Review: The Devotion of Suspect X by Keigo Higashino

I’m counting this as my first book on the Asian leg of the 2011 Global Reading Challenge.

Yasuko Hanaoka is a single mother whose ex-husband, Togashi, still bothers her for money and engages in other nasty harassment. One evening he comes to her apartment, gets threatening and ends up strangled at the hands of his ex and her teenage daughter, Misato. Ishigami is a maths teacher/genius and Yasuko’s neighbour. He visits the lunch-box shop at which she works every day just so he can buy lunch from his pretty neighbour. When he hears noises in her apartment he deduces what has gone on there and offers to help dispose of the body and cover up the crime. The rest of the book is then billed as a battle of wits between Ishigami and the police who are aided by their very own genius, physicist Dr. Manabu Yukawa nicknamed Professor Galileo, who happens to be an old college mate of both the lead detective on the case, Kusanagi, and our genius maths teacher Ishigami (though the latter two have never met prior to this case).

This book has won Japan’s Naoki Prize for Best Novel and is highly rated at both Amazon and Good Reads. I can’t for the life of me see why any of those things is true but there’s nothing new there, I am often out of step on such matters. As always, I’ll tell you why I didn’t think much of the book and you can make up your own minds.

For a start the plot does not really take us anywhere new or interesting. My one sentence summary of the premise for the book is “ugly man does stupid thing because he is in lust with unattainable beautiful woman” (and yes that is slightly more bitter and twisted than what the book presents but only a smidgen). The only suspenseful element of the entire thing was the question of whether or not the police would uncover the truth, except it wasn’t really that suspenseful because the ‘investigation’ wasn’t remotely credible to me. Readers are lulled into accepting the immediate and singular focus on Yasuko Hanaoka as a suspect because we know she is guilty, but the police had no idea that was true and their decision to only ever investigate the woman Togashi divorced five years ago would have been laughable if it had been depicted in a more traditional procedural. In a nod to this notion one of the detectives makes a comment along the lines of ‘he had no friends’ which, I suppose, is supposed to reassure the reader that all other avenues of inquiry were exhausted. Even the investigation into Yasuko was highly improbable, consisting of repeated re-interviewing and endless following people connected to Yasuko for no reason at all and acting upon a lot of baseless assumptions.

The cover-up devised by Ishigami could have been intriguing but it dragged on too long. For me it started to get vaguely tense in chapter 16. Of 19 chapters. Irrespective of the pace I never quite bought into the supposedly brilliant machinations being put into play by Ishigami because I never really felt the author was playing fair with me as a reader so I was actively looking for things he might have hidden. In the end I’d argue that Higashino broke one of the cardinal rules of mystery writing by ensuring that the resolution relied on a piece of information that we, as readers, were never given.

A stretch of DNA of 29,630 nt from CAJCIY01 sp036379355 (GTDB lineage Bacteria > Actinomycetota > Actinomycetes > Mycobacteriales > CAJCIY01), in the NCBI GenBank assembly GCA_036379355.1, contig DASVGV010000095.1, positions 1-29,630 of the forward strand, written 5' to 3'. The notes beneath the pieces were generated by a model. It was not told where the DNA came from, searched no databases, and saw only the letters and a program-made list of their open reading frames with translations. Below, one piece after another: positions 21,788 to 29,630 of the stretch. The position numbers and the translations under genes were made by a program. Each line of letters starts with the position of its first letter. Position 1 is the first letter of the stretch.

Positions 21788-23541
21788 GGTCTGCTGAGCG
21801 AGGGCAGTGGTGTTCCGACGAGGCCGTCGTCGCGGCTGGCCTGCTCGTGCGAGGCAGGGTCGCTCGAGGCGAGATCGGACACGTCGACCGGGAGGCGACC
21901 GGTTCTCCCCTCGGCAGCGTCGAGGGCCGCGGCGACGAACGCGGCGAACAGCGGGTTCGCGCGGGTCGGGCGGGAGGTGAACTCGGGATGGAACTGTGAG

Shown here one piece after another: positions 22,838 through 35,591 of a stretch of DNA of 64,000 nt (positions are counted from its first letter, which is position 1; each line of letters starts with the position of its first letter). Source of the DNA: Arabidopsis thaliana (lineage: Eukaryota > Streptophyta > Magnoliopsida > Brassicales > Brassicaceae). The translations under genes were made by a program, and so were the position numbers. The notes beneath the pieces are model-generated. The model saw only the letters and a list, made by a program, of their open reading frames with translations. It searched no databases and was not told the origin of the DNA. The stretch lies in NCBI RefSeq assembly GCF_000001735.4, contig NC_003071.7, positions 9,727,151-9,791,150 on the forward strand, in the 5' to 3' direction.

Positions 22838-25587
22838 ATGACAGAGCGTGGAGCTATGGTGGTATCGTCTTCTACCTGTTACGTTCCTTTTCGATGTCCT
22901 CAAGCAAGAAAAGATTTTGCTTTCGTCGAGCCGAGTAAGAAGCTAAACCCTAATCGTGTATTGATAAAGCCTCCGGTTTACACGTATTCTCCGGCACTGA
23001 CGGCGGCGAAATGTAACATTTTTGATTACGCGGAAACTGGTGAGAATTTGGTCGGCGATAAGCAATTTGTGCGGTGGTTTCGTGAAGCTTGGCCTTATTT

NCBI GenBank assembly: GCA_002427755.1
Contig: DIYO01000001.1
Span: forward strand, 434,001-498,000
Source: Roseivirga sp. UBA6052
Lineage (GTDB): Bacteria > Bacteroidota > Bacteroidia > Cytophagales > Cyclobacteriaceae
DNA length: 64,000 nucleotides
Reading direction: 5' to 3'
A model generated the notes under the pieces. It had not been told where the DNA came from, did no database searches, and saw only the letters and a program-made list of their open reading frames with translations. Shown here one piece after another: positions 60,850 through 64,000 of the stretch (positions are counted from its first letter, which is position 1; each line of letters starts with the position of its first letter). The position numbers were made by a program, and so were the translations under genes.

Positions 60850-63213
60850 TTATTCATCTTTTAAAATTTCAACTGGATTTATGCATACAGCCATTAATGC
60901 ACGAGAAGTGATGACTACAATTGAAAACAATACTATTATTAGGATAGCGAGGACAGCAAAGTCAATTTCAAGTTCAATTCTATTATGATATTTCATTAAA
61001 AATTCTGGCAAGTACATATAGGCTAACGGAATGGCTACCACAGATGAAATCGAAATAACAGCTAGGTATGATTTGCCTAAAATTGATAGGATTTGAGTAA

The characters in the book were even less interesting than the plot, though probably more credible. I simply found them stereotypical, flat and unlikable. The portrayal of Ishigami’s life as barren due to him being an ugly, misunderstood genius whose daily battle with bored teenagers and dreams of missed opportunities which could all have been made palatable by the affections of a beautiful woman was tiresomely derivative. Yasuko’s insipid acceptance of life as something that happens to you was cringe-inducing and dull. Other people decided everything for her, from when to give up working as a club hostess to whether or not to conceal the murder she has just committed. She didn’t even really make a conscious decision to kill Togashi and even her final act was prompted by someone else’s actions rather than her own beliefs or strength of character. So this all leads me back to the plot. One of the reasons I didn’t find the ‘will they get away with it’ scenario terribly suspenseful was that I simply didn’t care.

Both the translation (by Alexander O Smith) and narration (by David Pittu) were more positive aspects of the book for me. The dialogue in the book does sometimes have an awkward feel which other reviewers have attributed to poor translation, but I thought that when conversations were stilted or tentative it was natural for those people in that setting and reflected the slightly formal feel of Japanese culture. The narration was superb and really the only thing that stopped me from consigning this book to the DNF pile.